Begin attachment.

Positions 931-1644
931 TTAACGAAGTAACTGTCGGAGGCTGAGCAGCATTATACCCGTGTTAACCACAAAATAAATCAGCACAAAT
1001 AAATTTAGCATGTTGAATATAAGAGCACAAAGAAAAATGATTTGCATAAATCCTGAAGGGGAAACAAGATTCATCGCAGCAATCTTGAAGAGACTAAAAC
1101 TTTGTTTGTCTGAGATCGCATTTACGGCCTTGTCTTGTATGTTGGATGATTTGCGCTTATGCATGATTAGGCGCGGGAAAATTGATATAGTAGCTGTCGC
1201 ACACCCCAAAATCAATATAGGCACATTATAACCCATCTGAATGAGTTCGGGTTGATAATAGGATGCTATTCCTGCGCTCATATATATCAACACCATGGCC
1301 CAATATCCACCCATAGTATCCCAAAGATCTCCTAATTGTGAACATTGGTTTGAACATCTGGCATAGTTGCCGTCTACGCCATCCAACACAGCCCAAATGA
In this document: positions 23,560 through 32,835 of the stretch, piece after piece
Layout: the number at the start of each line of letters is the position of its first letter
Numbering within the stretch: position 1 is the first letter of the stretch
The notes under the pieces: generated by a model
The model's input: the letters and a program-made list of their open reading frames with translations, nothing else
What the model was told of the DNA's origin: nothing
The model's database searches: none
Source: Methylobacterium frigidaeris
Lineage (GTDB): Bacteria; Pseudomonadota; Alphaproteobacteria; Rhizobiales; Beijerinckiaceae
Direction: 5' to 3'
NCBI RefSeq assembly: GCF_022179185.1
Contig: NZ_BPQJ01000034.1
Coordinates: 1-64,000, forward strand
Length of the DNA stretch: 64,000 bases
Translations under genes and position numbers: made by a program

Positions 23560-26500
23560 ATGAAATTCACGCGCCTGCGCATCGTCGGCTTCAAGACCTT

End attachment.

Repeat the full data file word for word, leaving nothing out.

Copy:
Positions 931-1644
931 TTAACGAAGTAACTGTCGGAGGCTGAGCAGCATTATACCCGTGTTAACCACAAAATAAATCAGCACAAAT
1001 AAATTTAGCATGTTGAATATAAGAGCACAAAGAAAAATGATTTGCATAAATCCTGAAGGGGAAACAAGATTCATCGCAGCAATCTTGAAGAGACTAAAAC
1101 TTTGTTTGTCTGAGATCGCATTTACGGCCTTGTCTTGTATGTTGGATGATTTGCGCTTATGCATGATTAGGCGCGGGAAAATTGATATAGTAGCTGTCGC
1201 ACACCCCAAAATCAATATAGGCACATTATAACCCATCTGAATGAGTTCGGGTTGATAATAGGATGCTATTCCTGCGCTCATATATATCAACACCATGGCC
1301 CAATATCCACCCATAGTATCCCAAAGATCTCCTAATTGTGAACATTGGTTTGAACATCTGGCATAGTTGCCGTCTACGCCATCCAACACAGCCCAAATGA
In this document: positions 23,560 through 32,835 of the stretch, piece after piece
Layout: the number at the start of each line of letters is the position of its first letter
Numbering within the stretch: position 1 is the first letter of the stretch
The notes under the pieces: generated by a model
The model's input: the letters and a program-made list of their open reading frames with translations, nothing else
What the model was told of the DNA's origin: nothing
The model's database searches: none
Source: Methylobacterium frigidaeris
Lineage (GTDB): Bacteria; Pseudomonadota; Alphaproteobacteria; Rhizobiales; Beijerinckiaceae
Direction: 5' to 3'
NCBI RefSeq assembly: GCF_022179185.1
Contig: NZ_BPQJ01000034.1
Coordinates: 1-64,000, forward strand
Length of the DNA stretch: 64,000 bases
Translations under genes and position numbers: made by a program

Positions 23560-26500
23560 ATGAAATTCACGCGCCTGCGCATCGTCGGCTTCAAGACCTT